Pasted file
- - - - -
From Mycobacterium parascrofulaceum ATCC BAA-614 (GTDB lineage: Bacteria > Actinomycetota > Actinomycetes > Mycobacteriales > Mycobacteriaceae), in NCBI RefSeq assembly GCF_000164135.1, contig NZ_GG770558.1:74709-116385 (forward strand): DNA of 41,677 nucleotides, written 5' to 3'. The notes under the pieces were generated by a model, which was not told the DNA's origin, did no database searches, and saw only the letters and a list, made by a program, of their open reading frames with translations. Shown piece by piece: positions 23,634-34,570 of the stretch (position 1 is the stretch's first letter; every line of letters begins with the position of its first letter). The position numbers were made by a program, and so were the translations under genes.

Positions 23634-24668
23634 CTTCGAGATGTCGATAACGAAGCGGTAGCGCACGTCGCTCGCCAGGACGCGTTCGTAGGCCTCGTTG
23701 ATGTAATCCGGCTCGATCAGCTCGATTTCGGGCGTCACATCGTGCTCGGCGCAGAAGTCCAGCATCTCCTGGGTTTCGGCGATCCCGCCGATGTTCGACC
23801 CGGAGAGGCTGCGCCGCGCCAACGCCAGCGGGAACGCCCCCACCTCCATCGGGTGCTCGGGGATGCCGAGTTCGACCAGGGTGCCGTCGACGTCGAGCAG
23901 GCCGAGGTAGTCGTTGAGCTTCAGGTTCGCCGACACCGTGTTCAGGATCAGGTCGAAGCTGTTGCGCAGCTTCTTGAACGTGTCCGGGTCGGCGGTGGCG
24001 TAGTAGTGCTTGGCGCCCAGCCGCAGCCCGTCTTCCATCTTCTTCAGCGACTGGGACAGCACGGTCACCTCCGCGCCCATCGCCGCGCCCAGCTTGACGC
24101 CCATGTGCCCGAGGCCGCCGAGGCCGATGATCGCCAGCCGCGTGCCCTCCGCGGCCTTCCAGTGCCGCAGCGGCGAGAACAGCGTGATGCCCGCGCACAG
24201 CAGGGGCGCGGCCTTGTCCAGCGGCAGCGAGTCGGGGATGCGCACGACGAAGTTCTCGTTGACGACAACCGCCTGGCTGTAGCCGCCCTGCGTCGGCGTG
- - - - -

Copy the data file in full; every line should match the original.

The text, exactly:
From Mycobacterium parascrofulaceum ATCC BAA-614 (GTDB lineage: Bacteria > Actinomycetota > Actinomycetes > Mycobacteriales > Mycobacteriaceae), in NCBI RefSeq assembly GCF_000164135.1, contig NZ_GG770558.1:74709-116385 (forward strand): DNA of 41,677 nucleotides, written 5' to 3'. The notes under the pieces were generated by a model, which was not told the DNA's origin, did no database searches, and saw only the letters and a list, made by a program, of their open reading frames with translations. Shown piece by piece: positions 23,634-34,570 of the stretch (position 1 is the stretch's first letter; every line of letters begins with the position of its first letter). The position numbers were made by a program, and so were the translations under genes.

Positions 23634-24668
23634 CTTCGAGATGTCGATAACGAAGCGGTAGCGCACGTCGCTCGCCAGGACGCGTTCGTAGGCCTCGTTG
23701 ATGTAATCCGGCTCGATCAGCTCGATTTCGGGCGTCACATCGTGCTCGGCGCAGAAGTCCAGCATCTCCTGGGTTTCGGCGATCCCGCCGATGTTCGACC
23801 CGGAGAGGCTGCGCCGCGCCAACGCCAGCGGGAACGCCCCCACCTCCATCGGGTGCTCGGGGATGCCGAGTTCGACCAGGGTGCCGTCGACGTCGAGCAG
23901 GCCGAGGTAGTCGTTGAGCTTCAGGTTCGCCGACACCGTGTTCAGGATCAGGTCGAAGCTGTTGCGCAGCTTCTTGAACGTGTCCGGGTCGGCGGTGGCG
24001 TAGTAGTGCTTGGCGCCCAGCCGCAGCCCGTCTTCCATCTTCTTCAGCGACTGGGACAGCACGGTCACCTCCGCGCCCATCGCCGCGCCCAGCTTGACGC
24101 CCATGTGCCCGAGGCCGCCGAGGCCGATGATCGCCAGCCGCGTGCCCTCCGCGGCCTTCCAGTGCCGCAGCGGCGAGAACAGCGTGATGCCCGCGCACAG
24201 CAGGGGCGCGGCCTTGTCCAGCGGCAGCGAGTCGGGGATGCGCACGACGAAGTTCTCGTTGACGACAACCGCCTGGCTGTAGCCGCCCTGCGTCGGCGTG